How to Manage Stress

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Join us for a lecture about stress and how it can affect your behavior. Clinical psychologist Katherine DiDonato, PhD, will discuss cognitive behavioral techniques and other evidence-based approaches to help reduce stress and manage worry for a better life.

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How to Manage Stress

  1. 1. Stress & Anxiety What is it & What can be done about it? Presented by: Katherine DiDonato, PhD, ACT
  2. 2. Physical Results of Ongoing Stress • Heart disease  Diabetes  Asthma  PMS  Obesity  Infertility  Autoimmune diseases  Chronic pain  Migraines  Ulcers  Heartburn  High blood pressure  Skin problems  Irritable bowel syndrome
  3. 3. Emotional Results of On-Going Stress • Anxiety • Depression • Insomnia • Isolation • Conflict • Substance Abuse • BURNOUT
  4. 4. Today’s Objectives • What is Stress? • What is Burnout? • What is Anxiety? • Stress/Anxiety Management  Cognitive Techniques  Meditation and Relaxation  Social Connection  Medication
  5. 5. Stress is a normal component of the body’s response to demands that are placed on it. It is characterized by the body’s biochemical changes It can be health-enhancing or health-depleting What is Stress?
  6. 6. What is Stress?  When demands are in balance with your coping abilities and resources you do not feel stressed.  When demands are greater than your coping abilities you feel stressed.
  7. 7. Appraisal of Threats and Resources First we evaluate the threat. Is it?... •Positive / Negative •Controllable / Uncontrollable •Challenging / Boring •Irrelevant / Important If the answer is “negative, uncontrollable, important” = STRESS Then we evaluate our resources. Can I handle this stress? If the answer is “no” = STRESS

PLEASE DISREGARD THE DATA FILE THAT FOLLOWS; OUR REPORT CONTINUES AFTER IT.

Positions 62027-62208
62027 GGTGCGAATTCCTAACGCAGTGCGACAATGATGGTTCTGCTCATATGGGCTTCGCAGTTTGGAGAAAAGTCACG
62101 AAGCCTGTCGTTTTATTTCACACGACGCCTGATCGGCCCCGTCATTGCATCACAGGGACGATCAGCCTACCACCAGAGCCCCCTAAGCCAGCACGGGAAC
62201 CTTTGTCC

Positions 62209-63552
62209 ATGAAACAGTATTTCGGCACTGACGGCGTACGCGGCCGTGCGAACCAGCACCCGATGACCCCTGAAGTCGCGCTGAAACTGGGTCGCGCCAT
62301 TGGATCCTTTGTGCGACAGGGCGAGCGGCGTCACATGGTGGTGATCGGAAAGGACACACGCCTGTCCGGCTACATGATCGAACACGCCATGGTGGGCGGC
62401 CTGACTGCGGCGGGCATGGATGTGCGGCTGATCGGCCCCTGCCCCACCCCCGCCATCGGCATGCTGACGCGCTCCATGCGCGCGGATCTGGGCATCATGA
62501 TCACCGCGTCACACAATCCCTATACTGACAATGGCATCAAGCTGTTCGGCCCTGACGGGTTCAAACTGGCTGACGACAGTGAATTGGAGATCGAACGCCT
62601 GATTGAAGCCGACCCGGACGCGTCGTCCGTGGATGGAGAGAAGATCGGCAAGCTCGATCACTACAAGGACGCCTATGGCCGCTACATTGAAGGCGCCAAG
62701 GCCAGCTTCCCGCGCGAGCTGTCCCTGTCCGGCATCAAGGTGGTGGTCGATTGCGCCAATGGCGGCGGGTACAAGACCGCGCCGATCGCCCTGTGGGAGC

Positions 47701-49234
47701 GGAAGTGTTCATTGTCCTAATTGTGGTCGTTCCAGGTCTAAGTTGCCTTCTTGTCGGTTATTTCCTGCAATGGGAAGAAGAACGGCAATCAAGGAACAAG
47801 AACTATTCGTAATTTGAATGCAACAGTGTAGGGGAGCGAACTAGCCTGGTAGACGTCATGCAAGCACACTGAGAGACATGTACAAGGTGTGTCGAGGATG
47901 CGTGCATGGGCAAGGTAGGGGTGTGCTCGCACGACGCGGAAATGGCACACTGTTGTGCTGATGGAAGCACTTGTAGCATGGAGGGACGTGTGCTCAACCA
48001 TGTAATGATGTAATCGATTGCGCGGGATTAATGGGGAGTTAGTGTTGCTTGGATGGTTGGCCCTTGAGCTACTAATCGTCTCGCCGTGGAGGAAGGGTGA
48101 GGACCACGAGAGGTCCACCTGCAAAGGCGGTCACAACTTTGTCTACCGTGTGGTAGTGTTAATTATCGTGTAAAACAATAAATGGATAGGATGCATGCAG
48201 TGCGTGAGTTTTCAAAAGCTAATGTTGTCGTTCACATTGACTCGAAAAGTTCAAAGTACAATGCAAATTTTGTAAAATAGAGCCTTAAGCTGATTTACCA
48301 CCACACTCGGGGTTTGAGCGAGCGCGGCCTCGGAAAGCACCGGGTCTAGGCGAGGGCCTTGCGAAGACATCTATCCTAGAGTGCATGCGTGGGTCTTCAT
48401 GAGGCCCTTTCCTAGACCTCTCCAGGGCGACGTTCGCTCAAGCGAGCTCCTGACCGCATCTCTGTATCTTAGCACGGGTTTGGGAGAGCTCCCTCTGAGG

8. 8. The Stress Response is the Body’s 911 System
  9. 9. Fight or Flight Reaction • Productive if you were in a situation where you need to protect yourself
  10. 10. It is a Matter of Perception  Since we are very rarely attacked by bears our perception of threat has changed  Now, a threat can be:  Social  Emotional  Financial  Work related
  11. 11. Sources of Stress The Good Retirement Get married Have children Buy a new home Go on vacation New Job, Promotion The Bad Break a leg Spouse becomes ill Child gets in trouble Lose wallet In-laws coming The Ugly Nasty car accident Bankruptcy Divorce Illness Loved one dying
  12. 12. Who Has Stress?
  13. 13. Stress Response = Good in Small Doses  Gives you a burst of energy when you need it  Increases your motivation to complete tasks  Protects you from harm  Prevents you from walking down a dark alley way at night
  14. 14. Stress and its impact on performance works in a bell curve More stress will help you give an optimal performance The “optimal” amount of stress is different for everyone Stress is Good in Small Doses
  15. 15. Stress Can be Health-Depleting "© copyright Mental Health America"
  16. 16. Negative Emotional Reactions  Feeling angry, irritable or easily frustrated  Feeling overwhelmed  Feeling nervous or anxious  Feeling afraid or worried  Feeling helpless or hopeless  Desire to hide or runaway
  17. 17. Negative Cognitive Reactions • Difficulty Making Decisions • Confusion • Difficulty Naming Familiar Items • Poor Concentration • Blaming Others • Memory Problems • Replaying Events Over & Over • Thinking the Future is bad
  18. 18. Behavioral Reactions • Difficulty functioning at work or home • Withdrawal • Isolation • Suspiciousness • Working more and being less productive • Excessive Humor or Silence • Increased Smoking, Alcohol or Food • Change in Activity Level • Angry Outbursts • Crying Spells • Sleep
  19. 19. What is Burnout?
  20. 20. Burnout - A State of Mental Exhaustion • Powerlessness  Hopelessness  Emotional exhaustion  Detachment  Isolation  Irritability  Frustration  Being trapped  Failure  Despair  Cynicism  Apathy
  21. 21. Stress Burnout  Characterized by over-engagement  Characterized by disengagement  Emotions are over-reactive  Emotions are blunted  Produces urgency and hyperactivity  Produces helplessness and hopelessness  Loss of energy  Loss of motivation, ideals, and hope  Leads to anxiety disorders  Leads to detachment and depression  Primary damage is physical  Primary damage is emotional  May kill you prematurely  May make life seem not worth living Stress vs. Burnout
  22. 22. What is Anxiety?